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Official Report (Hansard)

Session: 2012/2013

Date: 08 May 2013

PDF version of this report (193.39 kb)

Committee for Employment and Learning


College Development Plans:  DEL Briefing


The Chairperson: I welcome Dr Mary McIvor, director of the further education division; Mr Daryl Young, the deputy director; and Mr Richard Monds, head of further education finance and funding.  You are very welcome.  We received your briefing paper, so the assumption is that members have read it before the meeting.  Please feel free to make an opening statement.


Dr Mary McIvor (Department for Employment and Learning): We will take about 10 minutes to cover some of the areas in the briefing paper in a wee bit more detail. 


We are here to talk to you about the college development plan process, which is an important process in budget allocation for our regional colleges and the monitoring of college performance.  The college development plan starts with a number of crucial policies that the Department for Employment and Learning (DEL) has for FE:  the delivery of qualifications; improving skills; addressing numeracy and literacy issues with essential skills; making sure that the science, technology, engineering and mathematics (STEM) agenda is central to what is taught; and the Minister's priority skills, so that the curriculum is skewed towards those.  Funding is a major lever in ensuring that policies are implemented, and the college development plan process is the key way in which we do that.  Colleges are required under legislation to produce a plan.  In the past, when there were 16 colleges, that plan was probably more about looking back instead of forward.  From 2007-08, we changed the funding formula when colleges became regional colleges, because they are big businesses with a big turnover.  The college development plan process is now much more forward-looking; we look at allocations for the next year and have a three-year window for their plans and ours.  The process is a bit like the Committee.  When we have a college in for a bilateral, we have the chair, the chief executive, the senior management team and perhaps the chair of the audit committee.  They will present to the Department what their performance has been against our targets for the previous year and what funding and courses they would like to bid for in the following year.  That gives us an opportunity to make sure that colleges are aware of the policies and of the Minister's key priorities.  We look at their performance and where they have and have not done well, and we ask them to address any underperformance.  We also take the opportunity to recognise best practice because we see a great deal of best practice.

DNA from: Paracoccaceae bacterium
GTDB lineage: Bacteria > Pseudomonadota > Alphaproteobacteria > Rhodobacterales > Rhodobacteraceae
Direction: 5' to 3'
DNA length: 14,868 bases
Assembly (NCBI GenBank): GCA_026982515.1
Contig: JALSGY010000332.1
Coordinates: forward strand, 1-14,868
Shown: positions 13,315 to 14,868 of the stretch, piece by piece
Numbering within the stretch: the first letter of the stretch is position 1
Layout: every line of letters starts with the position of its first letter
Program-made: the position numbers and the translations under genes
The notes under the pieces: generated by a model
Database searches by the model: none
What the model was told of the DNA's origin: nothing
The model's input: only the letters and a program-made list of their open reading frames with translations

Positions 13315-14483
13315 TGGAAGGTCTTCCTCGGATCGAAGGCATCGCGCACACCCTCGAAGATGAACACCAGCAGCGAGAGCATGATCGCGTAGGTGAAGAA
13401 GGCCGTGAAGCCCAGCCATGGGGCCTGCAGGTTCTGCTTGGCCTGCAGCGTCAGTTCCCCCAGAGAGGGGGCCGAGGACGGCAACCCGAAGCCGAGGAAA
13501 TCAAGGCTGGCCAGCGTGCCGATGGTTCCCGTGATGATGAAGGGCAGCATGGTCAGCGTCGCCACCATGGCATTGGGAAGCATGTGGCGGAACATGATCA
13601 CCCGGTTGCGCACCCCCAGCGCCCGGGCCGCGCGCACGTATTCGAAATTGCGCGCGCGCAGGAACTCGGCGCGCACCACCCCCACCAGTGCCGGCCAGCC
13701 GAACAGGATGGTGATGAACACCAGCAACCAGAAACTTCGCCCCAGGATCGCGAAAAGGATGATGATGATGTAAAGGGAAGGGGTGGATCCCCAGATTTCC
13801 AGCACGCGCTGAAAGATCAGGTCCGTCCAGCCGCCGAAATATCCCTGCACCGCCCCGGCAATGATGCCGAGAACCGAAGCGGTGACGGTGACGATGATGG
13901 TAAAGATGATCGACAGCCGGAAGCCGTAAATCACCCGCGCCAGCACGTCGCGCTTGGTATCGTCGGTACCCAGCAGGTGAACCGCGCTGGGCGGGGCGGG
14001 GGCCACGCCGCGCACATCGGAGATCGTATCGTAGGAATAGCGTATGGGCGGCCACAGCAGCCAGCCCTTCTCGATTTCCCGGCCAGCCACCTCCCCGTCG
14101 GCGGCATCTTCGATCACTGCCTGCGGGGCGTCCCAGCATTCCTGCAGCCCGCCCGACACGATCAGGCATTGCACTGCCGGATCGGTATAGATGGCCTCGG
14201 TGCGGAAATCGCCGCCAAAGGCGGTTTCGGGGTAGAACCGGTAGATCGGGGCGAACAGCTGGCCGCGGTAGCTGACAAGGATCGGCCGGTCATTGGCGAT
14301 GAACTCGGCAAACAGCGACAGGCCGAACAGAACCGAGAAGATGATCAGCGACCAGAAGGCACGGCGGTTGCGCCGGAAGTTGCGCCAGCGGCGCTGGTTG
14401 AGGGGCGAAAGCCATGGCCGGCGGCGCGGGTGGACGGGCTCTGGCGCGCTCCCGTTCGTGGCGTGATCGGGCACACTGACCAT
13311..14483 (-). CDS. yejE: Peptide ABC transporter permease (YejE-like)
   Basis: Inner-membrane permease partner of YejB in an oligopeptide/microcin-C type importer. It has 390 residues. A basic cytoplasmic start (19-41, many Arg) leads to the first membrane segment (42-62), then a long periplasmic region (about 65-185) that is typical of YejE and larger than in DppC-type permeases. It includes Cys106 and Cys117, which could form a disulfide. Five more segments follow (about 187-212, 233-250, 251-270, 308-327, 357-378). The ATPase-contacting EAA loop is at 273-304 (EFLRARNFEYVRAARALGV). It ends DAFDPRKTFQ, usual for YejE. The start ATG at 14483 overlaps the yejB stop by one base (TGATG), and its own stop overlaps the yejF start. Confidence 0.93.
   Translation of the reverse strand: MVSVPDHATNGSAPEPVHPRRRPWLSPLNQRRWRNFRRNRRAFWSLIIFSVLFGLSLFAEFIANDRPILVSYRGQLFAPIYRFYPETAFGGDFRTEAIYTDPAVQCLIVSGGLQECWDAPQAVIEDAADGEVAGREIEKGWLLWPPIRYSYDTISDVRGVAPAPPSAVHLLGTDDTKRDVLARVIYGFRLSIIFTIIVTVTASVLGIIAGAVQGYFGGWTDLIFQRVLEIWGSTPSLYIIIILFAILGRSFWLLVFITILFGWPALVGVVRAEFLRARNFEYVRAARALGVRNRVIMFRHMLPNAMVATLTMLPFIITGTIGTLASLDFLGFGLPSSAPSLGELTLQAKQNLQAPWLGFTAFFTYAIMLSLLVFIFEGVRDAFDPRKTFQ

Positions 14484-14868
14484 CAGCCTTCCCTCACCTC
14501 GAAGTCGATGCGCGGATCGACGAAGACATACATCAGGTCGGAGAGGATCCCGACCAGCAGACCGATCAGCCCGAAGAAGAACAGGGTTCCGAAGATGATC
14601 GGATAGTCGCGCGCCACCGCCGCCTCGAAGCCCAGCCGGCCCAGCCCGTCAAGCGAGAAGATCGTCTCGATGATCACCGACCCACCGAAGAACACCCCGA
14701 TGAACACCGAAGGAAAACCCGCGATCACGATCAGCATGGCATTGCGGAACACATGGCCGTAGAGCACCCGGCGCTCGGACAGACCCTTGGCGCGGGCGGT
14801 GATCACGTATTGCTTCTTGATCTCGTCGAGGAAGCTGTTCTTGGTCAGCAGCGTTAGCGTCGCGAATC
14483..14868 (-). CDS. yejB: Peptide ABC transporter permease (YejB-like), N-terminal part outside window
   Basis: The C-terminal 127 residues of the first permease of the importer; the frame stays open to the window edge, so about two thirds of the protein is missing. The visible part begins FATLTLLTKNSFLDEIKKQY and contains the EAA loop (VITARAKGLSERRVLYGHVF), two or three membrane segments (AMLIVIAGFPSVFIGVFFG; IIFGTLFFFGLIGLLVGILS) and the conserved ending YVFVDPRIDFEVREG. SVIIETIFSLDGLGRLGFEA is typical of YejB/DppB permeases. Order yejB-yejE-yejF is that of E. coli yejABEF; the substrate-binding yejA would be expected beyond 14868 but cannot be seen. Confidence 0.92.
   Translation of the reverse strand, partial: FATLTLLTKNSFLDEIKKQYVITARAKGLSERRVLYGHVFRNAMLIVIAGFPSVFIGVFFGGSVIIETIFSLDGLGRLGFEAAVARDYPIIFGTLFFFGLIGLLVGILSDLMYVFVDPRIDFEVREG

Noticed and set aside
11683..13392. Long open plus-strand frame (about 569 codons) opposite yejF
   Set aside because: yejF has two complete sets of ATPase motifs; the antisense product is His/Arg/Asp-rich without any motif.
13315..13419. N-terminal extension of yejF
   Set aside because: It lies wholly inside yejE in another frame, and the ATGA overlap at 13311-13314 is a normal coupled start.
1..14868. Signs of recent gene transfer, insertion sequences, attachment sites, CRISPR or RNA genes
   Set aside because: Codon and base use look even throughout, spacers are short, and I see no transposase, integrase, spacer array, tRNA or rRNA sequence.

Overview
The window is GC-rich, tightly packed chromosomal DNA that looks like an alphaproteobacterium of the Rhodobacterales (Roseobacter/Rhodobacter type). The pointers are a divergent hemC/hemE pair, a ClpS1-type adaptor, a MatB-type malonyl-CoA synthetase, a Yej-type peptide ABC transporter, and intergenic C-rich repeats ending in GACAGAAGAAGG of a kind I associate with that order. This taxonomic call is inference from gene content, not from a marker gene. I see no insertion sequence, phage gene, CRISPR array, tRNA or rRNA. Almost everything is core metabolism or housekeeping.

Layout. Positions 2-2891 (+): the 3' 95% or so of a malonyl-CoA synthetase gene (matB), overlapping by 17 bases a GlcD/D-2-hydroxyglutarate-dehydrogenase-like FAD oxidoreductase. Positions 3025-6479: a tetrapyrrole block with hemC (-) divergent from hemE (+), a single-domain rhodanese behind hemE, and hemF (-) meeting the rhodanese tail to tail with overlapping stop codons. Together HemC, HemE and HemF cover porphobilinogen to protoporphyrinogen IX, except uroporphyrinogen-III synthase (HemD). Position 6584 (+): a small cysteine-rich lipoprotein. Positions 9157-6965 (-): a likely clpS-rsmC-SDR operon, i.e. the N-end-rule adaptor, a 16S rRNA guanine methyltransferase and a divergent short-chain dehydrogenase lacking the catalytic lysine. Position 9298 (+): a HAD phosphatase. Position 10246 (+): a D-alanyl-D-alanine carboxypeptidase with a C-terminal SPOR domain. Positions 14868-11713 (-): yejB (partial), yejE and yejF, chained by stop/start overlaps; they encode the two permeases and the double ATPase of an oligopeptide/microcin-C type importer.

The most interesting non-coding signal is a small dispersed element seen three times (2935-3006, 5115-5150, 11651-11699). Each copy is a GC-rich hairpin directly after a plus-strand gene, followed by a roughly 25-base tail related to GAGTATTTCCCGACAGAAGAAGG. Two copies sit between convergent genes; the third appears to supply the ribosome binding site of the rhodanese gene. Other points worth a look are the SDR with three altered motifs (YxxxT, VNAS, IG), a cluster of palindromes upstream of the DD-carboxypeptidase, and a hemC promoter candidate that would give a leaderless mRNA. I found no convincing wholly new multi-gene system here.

My colleagues will tell you a bit more about monitoring and quality, which is very important to us.  The college development plan process is not only about funding, although that is key, it is about making sure that further education is delivering quality.  We measure quality by looking at numbers, retention and achievement, because we would like all students to stay in college, to do their best and to get something at the end of it.


I will ask Richard to take you through some of the detail of the college development plan process.


Mr Richard Monds (Department for Employment and Learning): As Mary said, the process has been developing and evolving over the past few years.  It is now pretty well embedded in the further education sector and the Departments, which are in a financial planning and monitoring cycle now. 


As Mary said, the process of allocating resources will kick off in the autumn when we ask colleges to bid for resources to support their curriculum provision for the new year.  The biggest development now is the increasing amount of data and information that we look at.  The colleges will identify what information we have, which informs the process.  That is relating to the curriculum targets, which [Inaudible.]  We are also looking at performance in the current year.  We will bring all that information together and compare it against STEM areas, priority sectors and areas of particular importance, such as foundation degrees and essential skills. 


The fundamental part of the process is the bilateral, whereby we speak to the chair of the governing body and the senior management team.  We look at how important the budget has been in the previous year, what it is in the current year and examine it and challenging bids for the coming year to ensure that they are in line with government and departmental priorities.  We will consider bids at the bilateral meetings and, afterwards, we will allocate the grant to the colleges based on the outcomes of those meetings.  We will look at their bids for particular areas and will set curriculum targets, which will have a certain amount of funding associated with them for the coming year.


The funding model is designed to support the various policy priorities.  A number of weightings will be applied in certain areas; for example, courses at level 2 and above will get a weighting of funding.  Increased weightings will also be applied for certain courses that are more expensive and more resource-intensive to deliver.


The Department is required to deliver a certain number of efficiencies every year, as are colleges.  This year, we will also look at quality and performance, and Daryl will touch on that.  We are looking at outcomes and specific qualifications, so there will be readjustments as a result of poor performance in course delivery in certain areas.  We will also look at performance in previous years where colleges have failed to meet their targets and will require certain readjustment in their future settlement.